I Don’t Have to Be Right

I used to have to be right. It would bother me if a person didn’t see things like I did. If there was a misunderstanding I had to beat it (usually in my head) until I was heard and seen as correct.

It doesn’t matter at this point. I don’t have to be right to anyone. I don’t have to go above and beyond an exhausting point of fixating on it. I don’t have to feed the ego to make another person see things my way. I am also able to see the bs around me, especially if I’m causing it without truly owning it. And I do.

I know that I don’t know. But, what I do know is that I don’t have to argue a point to someone who comes from their own past experiences. We are all coming from our own perspectives. Not everyone matches. Not everything has to fit.

I stopped giving away feeling small by trying to act big.

I know I don’t have to make it about me. Or them. I just have to move along and mind my own business. I take ownership of that.

Be gentle with yourselves this holiday season. Folks are stressed and frustrated. Others hurt and depressed. Stay in your lane and don’t argue what you know you won’t win because it’s useless to do so. Let it go. Set it free. Put it down. Move on.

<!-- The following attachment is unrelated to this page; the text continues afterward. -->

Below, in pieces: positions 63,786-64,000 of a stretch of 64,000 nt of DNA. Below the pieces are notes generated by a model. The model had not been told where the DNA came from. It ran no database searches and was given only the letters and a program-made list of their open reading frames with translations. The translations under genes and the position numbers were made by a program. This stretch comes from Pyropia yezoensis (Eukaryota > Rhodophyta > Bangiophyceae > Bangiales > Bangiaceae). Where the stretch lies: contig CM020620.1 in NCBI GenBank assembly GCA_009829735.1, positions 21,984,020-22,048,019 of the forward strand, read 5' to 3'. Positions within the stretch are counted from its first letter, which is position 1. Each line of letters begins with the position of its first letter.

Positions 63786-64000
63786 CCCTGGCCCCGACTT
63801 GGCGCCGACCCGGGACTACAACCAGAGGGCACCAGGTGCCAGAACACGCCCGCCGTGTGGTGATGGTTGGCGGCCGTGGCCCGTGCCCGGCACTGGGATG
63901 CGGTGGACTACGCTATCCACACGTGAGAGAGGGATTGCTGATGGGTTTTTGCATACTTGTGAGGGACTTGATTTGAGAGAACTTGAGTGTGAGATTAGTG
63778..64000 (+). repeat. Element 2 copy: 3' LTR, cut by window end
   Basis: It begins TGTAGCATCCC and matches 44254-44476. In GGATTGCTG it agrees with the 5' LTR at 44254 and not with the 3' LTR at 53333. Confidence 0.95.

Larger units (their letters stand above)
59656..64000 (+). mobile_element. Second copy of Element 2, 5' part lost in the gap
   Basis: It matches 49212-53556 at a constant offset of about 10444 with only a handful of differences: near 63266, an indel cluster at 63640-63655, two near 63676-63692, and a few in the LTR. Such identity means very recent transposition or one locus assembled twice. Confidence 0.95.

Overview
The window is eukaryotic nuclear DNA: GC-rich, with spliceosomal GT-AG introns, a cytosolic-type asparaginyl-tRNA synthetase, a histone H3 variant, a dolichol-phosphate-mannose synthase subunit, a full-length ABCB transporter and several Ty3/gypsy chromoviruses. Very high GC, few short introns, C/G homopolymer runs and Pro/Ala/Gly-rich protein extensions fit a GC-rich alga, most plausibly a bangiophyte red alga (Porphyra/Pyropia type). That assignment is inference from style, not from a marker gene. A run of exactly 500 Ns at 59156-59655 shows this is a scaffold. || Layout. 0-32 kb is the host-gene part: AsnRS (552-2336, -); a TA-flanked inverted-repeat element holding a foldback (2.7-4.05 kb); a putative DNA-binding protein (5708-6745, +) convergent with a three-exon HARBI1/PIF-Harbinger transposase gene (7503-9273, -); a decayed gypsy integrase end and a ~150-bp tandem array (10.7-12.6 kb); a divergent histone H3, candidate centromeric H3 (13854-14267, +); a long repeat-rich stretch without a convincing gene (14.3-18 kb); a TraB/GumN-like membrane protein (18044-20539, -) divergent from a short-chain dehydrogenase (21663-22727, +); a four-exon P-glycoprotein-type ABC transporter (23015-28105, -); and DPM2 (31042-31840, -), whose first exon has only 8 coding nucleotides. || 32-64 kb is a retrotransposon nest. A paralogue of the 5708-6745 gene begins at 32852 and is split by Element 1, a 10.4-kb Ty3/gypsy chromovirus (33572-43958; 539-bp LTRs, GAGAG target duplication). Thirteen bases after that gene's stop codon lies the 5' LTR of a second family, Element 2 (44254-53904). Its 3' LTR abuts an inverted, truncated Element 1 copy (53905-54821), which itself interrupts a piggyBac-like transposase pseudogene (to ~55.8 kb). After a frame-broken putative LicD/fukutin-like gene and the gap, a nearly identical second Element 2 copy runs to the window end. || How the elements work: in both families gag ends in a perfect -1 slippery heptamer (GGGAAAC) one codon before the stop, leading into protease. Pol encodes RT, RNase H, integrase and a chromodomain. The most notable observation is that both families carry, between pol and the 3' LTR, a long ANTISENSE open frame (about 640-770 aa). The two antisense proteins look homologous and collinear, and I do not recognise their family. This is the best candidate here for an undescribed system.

I love you. 


4 thoughts on “I Don’t Have to Be Right

  1. 12-step programs attempt to liberate us from “I have to be right” fixation. With many things it does not matter and can let it go. With other things it is absolutely necessary to be right and demand my way because it can lead to financial disaster for me if proper protocols are not followed. For example, I had to fire an electrician for home repairs for which I had contracted because he insisted the wire he
    was going to use was of the proper thickness and I insisted on using a thicker grade wire as I did not want my house to burn down because of an electrical fire. I did not care how many years of experince he claimed. The 12-step programs warn us against risk taking too and believing or doing something absolutely ridiculous. When it comes to opinions I have to practice not being judgmental but it does not mean I don’t exercise good judgment.

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